For those of us who are Jesus people, this puts us in a difficult bind. Am I supposed to say Jesus, when the sins of Christians have made a mockery of what Jesus stood for? Am I supposed to say Jesus, when Jesus has become a toxic brand, as the sociologist Linda Woodhead put it? More importantly, can I hear Jesus, when some of the loudest voices of the church are still saying only ‘Men, brothers’? It isn’t easy to hold on to the promise that we are all one in Christ Jesus when some in the church insist on reminding us that there is definitely gay and straight, male and female, people like us and people not like us.

Seeing the truth behind the story, what it tells us about God and what it tells us about ourselves, is never easy to separate from our complicated, hopeful, hurtful human history. Perhaps the most human point of the ascension story is the fact that as soon as Jesus leaves, the disciples on some level get it wrong, failing to see the women in the crowd that Jesus had been at pains to include. Maybe this is God’s way of telling us that we will be continually getting it wrong, and so need to be continually revisiting our principals. Is this love? Is this kindness? On the most basic level, have we even seen everyone in the room, much less begun to think about their needs? When I sit, as I did this lunchtime, with a diverse group of students and debate the most loving way to be charitable, I can see it as a challenge, even a possibility; I am no saint, and perhaps, after all, we will get a little bit better. After all, I am here, preaching on this Ascension Day, when the Founder forbade any woman from holding any post in the college. But as I stand with the disciples looking up on that hill of Galilee, I can’t say I find it easy to answer that question. What master do I serve? Am I supposed to say Jesus?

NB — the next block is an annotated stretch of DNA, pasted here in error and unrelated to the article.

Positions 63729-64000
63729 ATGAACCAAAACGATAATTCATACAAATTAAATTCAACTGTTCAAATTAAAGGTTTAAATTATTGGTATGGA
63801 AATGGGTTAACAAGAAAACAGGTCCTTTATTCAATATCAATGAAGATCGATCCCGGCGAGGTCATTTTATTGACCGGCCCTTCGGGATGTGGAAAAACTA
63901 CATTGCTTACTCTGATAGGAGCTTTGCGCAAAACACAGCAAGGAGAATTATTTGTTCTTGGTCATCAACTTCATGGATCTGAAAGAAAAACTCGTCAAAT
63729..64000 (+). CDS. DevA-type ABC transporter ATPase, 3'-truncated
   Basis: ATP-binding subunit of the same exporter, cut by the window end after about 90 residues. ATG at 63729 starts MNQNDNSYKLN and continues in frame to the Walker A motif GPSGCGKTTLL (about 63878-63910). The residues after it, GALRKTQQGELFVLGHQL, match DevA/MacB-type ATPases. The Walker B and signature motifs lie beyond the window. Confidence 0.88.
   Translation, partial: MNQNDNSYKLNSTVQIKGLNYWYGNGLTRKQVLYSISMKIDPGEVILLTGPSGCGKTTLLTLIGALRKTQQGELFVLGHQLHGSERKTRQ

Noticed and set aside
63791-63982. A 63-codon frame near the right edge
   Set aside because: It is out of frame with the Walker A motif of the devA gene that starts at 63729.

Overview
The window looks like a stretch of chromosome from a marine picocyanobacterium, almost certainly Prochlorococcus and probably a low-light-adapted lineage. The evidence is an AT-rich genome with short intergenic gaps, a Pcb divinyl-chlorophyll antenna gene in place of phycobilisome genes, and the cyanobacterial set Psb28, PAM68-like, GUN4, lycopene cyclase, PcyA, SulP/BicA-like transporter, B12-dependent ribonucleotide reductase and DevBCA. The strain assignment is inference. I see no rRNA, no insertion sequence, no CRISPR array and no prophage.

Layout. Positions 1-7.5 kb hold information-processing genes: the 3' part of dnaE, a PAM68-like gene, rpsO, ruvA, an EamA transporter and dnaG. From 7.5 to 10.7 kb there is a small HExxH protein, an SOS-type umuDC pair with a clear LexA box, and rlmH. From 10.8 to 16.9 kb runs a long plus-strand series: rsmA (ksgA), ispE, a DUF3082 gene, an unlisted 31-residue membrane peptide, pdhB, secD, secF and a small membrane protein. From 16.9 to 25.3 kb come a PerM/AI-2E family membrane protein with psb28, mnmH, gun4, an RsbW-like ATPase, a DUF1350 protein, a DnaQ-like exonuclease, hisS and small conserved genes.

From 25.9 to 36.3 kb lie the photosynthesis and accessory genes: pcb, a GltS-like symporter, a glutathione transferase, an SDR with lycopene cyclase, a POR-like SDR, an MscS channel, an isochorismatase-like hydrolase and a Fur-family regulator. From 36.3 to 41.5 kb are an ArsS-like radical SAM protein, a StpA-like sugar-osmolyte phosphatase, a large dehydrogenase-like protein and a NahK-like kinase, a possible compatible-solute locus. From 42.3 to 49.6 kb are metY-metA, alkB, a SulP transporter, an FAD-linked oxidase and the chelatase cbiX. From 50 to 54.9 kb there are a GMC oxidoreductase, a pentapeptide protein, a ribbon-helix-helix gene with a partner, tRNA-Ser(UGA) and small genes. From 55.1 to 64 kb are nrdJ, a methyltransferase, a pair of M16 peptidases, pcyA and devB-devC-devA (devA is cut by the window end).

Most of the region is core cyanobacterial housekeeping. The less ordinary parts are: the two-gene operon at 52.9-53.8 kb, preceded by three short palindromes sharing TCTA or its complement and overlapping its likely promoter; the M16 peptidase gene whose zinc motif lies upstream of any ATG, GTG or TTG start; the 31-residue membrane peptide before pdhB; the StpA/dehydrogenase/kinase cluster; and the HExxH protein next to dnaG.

Rev Dr Erica Longfellow

Dean of Divinity, Chaplain and Fellow

New College, Oxford